Harman Kardon has been a big name in A/V receivers for some time, but knowing exactly which receiver to loko at can be tough if you don’t understand the differences between the models. After looking at everything across the board, we think we have a pretty good grasp on why you might want to purchase one model over another. While you can use the comparison engine on Audiogurus to compare AV receivers from different manufacturers, even when you settle on one you still need to understand how to evaluate when to spend more money on a particular model. With Harman Kardon receivers, you have an even tougher time because the brand is focused more on the basics and doesn’t offer a ton of network features or fancy options.
Harman has five models that are more or less current (at the moment) and while they allow you to stream DLNA content, none of them provide access to streaming services like Spotify, Pandora or Rhapsody. Indeed, navigating between models is a bit precarious as you really have to pay attention to basic features like power output and channels.
Following is the Step Chart for Harman Kardon’s AVR receivers:
Below are some of the more important observations regarding the differences between the various models:
Breakpoint 1: 7.2 Channels, MHL, Zone 2 and More Power
There is such a minimal difference between Harman Kardon’s two entry level AV receivers that our first real break point comes at the Harman Kardon AVR 1710, which adds more power (100 watts per channel), two more channels, MHL support, and dual (parallel) HDMI outputs. The AVR 1710 also gives you a discrete Zone 2 audio output, and allows you to power it with the assignable amp channels. Aside form that, you gain a few other niceties, like an additional optical digital input, another (parallel) subwoofer output, and an additional HDMI and trigger output.
Breakpoint 2: Component Video Inputs, Multi-channel Preamp Outputs, Auto Room EQ/Setup, AirPlay and RS-232C
If you’ve got to have Apple’s AirPlay, then you’ll need the AVR 2700 to use a Harman Kardon receiver. The 2700 also gets you a single component video input for use with legacy sources (like an older Xbox 360). If you want to use a Harman Kardon receiver with an external multi-channel amplifier, the AVR 2700 is the first in the current line-up to include 7.2 preamp outputs. Finally, Harman begins to offer automatic room setup and EQ with the Harman Kardon AVR 2700, but we wouldn’t consider that reason enough to upgrade if you don’t need any of the other step-up features. If you are running an advanced AV control system, the AVR 2700 is also the first in the current Harman Kardon line to include an RS-232C port.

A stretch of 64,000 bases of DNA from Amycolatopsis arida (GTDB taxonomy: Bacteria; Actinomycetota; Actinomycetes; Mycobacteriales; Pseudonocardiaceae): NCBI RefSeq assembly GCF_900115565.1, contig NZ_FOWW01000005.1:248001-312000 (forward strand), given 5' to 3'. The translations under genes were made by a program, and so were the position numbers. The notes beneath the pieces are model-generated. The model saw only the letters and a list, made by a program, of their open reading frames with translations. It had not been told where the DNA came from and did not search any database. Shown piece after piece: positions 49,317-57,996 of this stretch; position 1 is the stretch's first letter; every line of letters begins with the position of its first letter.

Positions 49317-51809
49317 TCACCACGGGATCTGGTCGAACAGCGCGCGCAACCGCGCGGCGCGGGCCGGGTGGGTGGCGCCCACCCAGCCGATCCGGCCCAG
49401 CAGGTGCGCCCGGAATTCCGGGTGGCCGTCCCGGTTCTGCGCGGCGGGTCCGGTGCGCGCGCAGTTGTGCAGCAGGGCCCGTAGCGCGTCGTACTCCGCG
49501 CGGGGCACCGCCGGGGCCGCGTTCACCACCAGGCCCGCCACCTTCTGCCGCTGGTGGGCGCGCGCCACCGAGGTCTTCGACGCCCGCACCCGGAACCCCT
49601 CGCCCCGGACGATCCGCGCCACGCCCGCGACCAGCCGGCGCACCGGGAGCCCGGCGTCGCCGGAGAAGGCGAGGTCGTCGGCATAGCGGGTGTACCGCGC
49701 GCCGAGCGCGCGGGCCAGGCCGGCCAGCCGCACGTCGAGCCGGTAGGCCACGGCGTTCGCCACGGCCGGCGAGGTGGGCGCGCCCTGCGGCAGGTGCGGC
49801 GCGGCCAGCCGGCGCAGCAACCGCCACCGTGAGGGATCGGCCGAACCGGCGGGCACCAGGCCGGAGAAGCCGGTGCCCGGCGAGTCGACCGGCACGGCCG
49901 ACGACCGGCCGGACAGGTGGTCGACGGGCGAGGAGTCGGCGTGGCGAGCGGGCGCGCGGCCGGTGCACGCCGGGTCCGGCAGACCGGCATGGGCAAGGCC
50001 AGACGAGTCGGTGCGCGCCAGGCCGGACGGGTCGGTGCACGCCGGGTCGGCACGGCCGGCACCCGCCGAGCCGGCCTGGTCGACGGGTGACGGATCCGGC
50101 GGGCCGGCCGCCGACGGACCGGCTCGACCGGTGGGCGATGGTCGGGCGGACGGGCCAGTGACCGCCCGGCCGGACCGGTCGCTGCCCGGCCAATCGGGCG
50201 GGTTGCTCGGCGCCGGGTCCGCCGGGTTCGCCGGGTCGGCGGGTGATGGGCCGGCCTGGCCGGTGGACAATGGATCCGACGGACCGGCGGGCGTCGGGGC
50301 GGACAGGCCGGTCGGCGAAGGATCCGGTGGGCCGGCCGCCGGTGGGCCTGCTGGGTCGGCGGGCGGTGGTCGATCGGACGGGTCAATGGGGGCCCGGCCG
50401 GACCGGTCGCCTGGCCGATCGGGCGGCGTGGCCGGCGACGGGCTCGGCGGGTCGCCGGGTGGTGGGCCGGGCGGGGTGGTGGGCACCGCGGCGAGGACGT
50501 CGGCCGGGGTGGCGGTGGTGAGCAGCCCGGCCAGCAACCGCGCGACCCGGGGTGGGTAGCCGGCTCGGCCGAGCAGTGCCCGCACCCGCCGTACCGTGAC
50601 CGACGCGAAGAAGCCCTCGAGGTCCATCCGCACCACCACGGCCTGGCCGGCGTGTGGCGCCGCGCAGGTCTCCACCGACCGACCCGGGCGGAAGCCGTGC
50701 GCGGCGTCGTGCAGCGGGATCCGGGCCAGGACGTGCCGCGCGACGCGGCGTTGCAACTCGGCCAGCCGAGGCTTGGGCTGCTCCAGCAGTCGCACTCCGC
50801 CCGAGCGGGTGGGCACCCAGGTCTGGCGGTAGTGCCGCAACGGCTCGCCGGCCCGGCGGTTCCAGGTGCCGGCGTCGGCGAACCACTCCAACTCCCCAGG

Breakpoint 3: More Power, Wi-Fi
The last big break point really just has to do with Wi-Fi and adding an additional 20 watts per channel to your system (which is quite a bit of power, actually). Oddly enough, adding 20 watts per channel to the Harman Kardon AVR 3700 only results in a net gain of 0.7 pounds, leading us to winder if the increase will be all that noticeable to the end user in real-world use. The addition of Wi-Fi may be great for those who absolutely cannot run a cable to their theater room gear location, but since the AVR 3700 adds no additional wireless music streaming services, the net result is that you still really only have access to DLNA and AirPlay sources (though with AirPlay you can conceivably tap into just about any online music source).
As I mentioned above, Harman Kardon isn’t much into streaming media services. Additionally, they don’t offer either a phono input or multi-channel preamp inputs for legacy audio devices. And if you want a second HDMI-driven zone, you won’t find that either. Harman keeps it simple, and so the AVR series doesn’t mess around with too many features to get in the way of what Harmon is offering its consumers. If that fits your needs, then you will be very comfortable with this brand’s offerings.